Nicaragua moved closer to one-party rule late last month, when the country’s Supreme Electoral Council unseated 28 opposition lawmakers and substitute lawmakers in the National Assembly, effectively handing full control of the legislature to President Daniel Ortega’s party, the Sandinista Front of National Liberation, or FSLN. The council dismissed the lawmakers from the Independent Liberal Party for their refusal to recognize their new official party leader, Pedro Reyes, an Ortega ally who had been granted the position in a contentious ruling in June by the Supreme Court of Justice that removed the previous opposition leader, Eduardo Montealegre.
Unfortunately, these types of moves, which directly violate the constitutional order and undermine democracy, are increasingly common in several Latin American countries.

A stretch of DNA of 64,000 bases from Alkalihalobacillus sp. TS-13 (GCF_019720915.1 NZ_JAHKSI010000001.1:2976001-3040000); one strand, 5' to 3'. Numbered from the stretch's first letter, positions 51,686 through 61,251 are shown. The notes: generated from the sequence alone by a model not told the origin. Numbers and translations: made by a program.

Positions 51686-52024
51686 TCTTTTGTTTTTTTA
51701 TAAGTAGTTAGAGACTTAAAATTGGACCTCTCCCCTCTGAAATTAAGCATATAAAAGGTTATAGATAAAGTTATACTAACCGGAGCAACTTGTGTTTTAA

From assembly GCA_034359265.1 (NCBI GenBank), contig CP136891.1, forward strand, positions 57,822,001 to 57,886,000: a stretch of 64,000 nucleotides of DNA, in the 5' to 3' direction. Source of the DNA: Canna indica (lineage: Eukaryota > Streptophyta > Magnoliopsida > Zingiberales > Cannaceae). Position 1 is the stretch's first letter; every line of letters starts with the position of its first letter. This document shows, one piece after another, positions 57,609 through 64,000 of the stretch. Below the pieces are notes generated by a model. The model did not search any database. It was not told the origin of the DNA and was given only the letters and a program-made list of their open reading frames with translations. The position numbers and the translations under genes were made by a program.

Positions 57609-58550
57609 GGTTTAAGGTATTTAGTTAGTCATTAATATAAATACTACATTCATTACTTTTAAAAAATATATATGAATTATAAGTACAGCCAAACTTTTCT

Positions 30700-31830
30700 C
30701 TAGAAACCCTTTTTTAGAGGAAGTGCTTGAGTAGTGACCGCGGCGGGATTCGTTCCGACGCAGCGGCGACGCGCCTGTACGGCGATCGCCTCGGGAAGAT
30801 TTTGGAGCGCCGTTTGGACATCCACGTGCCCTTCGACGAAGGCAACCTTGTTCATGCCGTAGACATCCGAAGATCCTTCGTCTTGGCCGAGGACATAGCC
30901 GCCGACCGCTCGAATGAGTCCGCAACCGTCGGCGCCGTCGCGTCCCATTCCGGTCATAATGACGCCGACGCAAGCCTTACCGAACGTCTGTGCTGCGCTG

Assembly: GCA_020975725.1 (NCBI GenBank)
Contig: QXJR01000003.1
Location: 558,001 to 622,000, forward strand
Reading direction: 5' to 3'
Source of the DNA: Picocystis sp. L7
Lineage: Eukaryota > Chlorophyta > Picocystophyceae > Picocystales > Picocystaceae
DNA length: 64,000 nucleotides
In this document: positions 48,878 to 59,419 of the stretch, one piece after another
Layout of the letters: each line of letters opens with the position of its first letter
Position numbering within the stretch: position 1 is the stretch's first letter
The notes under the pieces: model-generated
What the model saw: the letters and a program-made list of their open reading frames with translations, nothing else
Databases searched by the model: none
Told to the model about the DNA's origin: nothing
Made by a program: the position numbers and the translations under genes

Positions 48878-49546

Across the region, such changes to the constitutional order have taken on a new form. They occur within the parameters of democracy and through the use of state institutions to legitimize autocratic behavior. Various executive and legislative braches of government have manipulated the rule of law and tilted the balance of power to validate their actions, while violating the very principles these institutions are built on.